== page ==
CU Students: Victims of Email Scams
December 23, 2013
Recently, students are being sent emails regarding “easy” jobs that they can do via the internet. Many of them have been experiencing a large number of incidences of fraud occurring via these email scams, in which they were being offered checks or money orders for things they are selling online, such as iPads, bikes, phones, etc.
Here is an example: the checks that the students are sent are in excess of what they are selling the item for. The sender instructs the students to deposit the check into their bank account and immediately send them the difference. The sender usually explains this by saying the extra funds are related to shipping or that they accidentally wrote the check for the wrong amount or some other bogus reason. According to Michael Lowry, Sergeant of CU Boulder, the fake checks are often times around $2,000, and fraudsters usually ask people to return the extra funds via U.S. Postal Service, money order, Western Union, or MoneyGram.
Lowry said that these scams are definitely illegal, and he speculated that they reason that many students are involved into these types of scams is because they believed in the “possibility of easy money.” Lowry is currently investigating four cases, in which the suspect in one case mailed 300 packages. These scam emails often times contain many spelling and punctuation errors, a definite red flag as many of these scams originate outside the U.S. By the time the students find out the check was fraudulent, they have already sent the money and very often the item too.
This is a serious matter, because it will create a fraud record for those victims of scams. Many of these victims do not understand the consequences. In regards to “potentially easy jobs”, these students could be agreeing to these jobs and then sending personal information back to these fraudsters, such as social security numbers, birth dates, bank account numbers, etc., and then these students could potentially become victims of identity theft. (For more information on identity theft, please see the previous blog.)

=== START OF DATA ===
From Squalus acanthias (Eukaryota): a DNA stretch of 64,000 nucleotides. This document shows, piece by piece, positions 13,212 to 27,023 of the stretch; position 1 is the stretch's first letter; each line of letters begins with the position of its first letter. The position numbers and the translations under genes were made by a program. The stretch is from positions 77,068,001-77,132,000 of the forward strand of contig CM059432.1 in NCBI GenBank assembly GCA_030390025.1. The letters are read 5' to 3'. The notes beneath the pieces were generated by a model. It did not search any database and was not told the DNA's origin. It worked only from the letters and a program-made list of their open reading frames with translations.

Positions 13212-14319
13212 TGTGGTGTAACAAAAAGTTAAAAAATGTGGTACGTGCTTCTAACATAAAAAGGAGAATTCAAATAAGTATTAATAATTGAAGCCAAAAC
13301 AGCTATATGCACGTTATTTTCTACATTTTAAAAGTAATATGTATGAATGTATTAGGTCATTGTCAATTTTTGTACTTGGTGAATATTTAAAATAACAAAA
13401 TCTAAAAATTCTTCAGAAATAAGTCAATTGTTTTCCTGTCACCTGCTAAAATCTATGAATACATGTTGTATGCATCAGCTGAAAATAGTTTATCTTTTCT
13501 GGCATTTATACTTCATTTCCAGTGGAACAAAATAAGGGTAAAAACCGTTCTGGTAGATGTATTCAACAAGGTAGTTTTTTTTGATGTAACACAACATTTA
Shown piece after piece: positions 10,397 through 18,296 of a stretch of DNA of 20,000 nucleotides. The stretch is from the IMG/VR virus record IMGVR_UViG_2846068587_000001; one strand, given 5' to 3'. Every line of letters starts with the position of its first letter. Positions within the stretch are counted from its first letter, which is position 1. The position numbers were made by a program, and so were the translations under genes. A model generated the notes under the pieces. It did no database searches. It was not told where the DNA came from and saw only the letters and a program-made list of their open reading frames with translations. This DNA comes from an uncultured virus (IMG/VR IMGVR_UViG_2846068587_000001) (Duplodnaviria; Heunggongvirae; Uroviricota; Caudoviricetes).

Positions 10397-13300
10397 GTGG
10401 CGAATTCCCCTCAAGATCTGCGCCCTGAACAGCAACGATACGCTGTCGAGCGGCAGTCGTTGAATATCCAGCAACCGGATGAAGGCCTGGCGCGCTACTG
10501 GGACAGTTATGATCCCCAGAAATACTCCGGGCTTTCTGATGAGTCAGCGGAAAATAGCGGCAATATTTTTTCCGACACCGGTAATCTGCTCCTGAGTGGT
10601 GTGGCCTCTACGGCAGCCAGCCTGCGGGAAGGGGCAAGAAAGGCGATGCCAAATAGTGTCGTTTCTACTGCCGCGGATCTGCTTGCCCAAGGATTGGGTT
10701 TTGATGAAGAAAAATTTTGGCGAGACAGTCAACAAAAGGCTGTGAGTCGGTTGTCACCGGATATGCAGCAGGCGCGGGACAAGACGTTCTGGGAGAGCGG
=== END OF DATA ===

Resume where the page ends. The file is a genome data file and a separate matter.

The scam artists prey on the elderly and anyone inexperienced enough to not recognize the warning signs of a scam like this. Even if the student is suspicious, many of them are still depositing these checks into their accounts just to see if they will clear. Lowry said that fraudsters like to target freshman, since most of them just started to have a checking account. He advised to students that when they are not sure whether the jobs they are offered are scams or not, they can Google the company’s name and look at their website. Also, they should talk to their friends and parents to get some other opinions on it. “Do you homework. Usually, no one offers you a job without investigation or background check,” he said.
–Yuchen Wu, Student BloggerShare on Facebook